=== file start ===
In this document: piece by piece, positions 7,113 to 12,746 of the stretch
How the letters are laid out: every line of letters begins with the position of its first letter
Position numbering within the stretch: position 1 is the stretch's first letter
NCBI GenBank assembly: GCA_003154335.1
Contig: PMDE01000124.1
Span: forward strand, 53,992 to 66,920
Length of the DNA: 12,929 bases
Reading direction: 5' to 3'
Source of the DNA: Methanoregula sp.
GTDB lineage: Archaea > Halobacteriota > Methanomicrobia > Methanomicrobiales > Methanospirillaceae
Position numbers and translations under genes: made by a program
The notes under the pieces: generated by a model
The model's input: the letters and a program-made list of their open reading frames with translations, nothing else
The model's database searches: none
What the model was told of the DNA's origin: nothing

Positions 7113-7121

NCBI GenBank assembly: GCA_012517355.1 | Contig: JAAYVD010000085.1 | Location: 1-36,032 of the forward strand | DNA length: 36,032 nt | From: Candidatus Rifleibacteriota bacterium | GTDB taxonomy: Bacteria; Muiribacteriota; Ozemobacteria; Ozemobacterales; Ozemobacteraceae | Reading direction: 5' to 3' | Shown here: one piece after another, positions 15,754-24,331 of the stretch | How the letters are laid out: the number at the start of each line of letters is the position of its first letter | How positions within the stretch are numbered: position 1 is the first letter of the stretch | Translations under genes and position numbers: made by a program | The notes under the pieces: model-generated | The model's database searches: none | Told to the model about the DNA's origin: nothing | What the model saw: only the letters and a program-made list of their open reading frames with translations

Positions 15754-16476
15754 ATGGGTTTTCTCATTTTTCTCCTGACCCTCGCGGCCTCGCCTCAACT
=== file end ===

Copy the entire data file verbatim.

In this document: piece by piece, positions 7,113 to 12,746 of the stretch
How the letters are laid out: every line of letters begins with the position of its first letter
Position numbering within the stretch: position 1 is the stretch's first letter
NCBI GenBank assembly: GCA_003154335.1
Contig: PMDE01000124.1
Span: forward strand, 53,992 to 66,920
Length of the DNA: 12,929 bases
Reading direction: 5' to 3'
Source of the DNA: Methanoregula sp.
GTDB lineage: Archaea > Halobacteriota > Methanomicrobia > Methanomicrobiales > Methanospirillaceae
Position numbers and translations under genes: made by a program
The notes under the pieces: generated by a model
The model's input: the letters and a program-made list of their open reading frames with translations, nothing else
The model's database searches: none
What the model was told of the DNA's origin: nothing

Positions 7113-7121

NCBI GenBank assembly: GCA_012517355.1 | Contig: JAAYVD010000085.1 | Location: 1-36,032 of the forward strand | DNA length: 36,032 nt | From: Candidatus Rifleibacteriota bacterium | GTDB taxonomy: Bacteria; Muiribacteriota; Ozemobacteria; Ozemobacterales; Ozemobacteraceae | Reading direction: 5' to 3' | Shown here: one piece after another, positions 15,754-24,331 of the stretch | How the letters are laid out: the number at the start of each line of letters is the position of its first letter | How positions within the stretch are numbered: position 1 is the first letter of the stretch | Translations under genes and position numbers: made by a program | The notes under the pieces: model-generated | The model's database searches: none | Told to the model about the DNA's origin: nothing | What the model saw: only the letters and a program-made list of their open reading frames with translations

Positions 15754-16476
15754 ATGGGTTTTCTCATTTTTCTCCTGACCCTCGCGGCCTCGCCTCAACT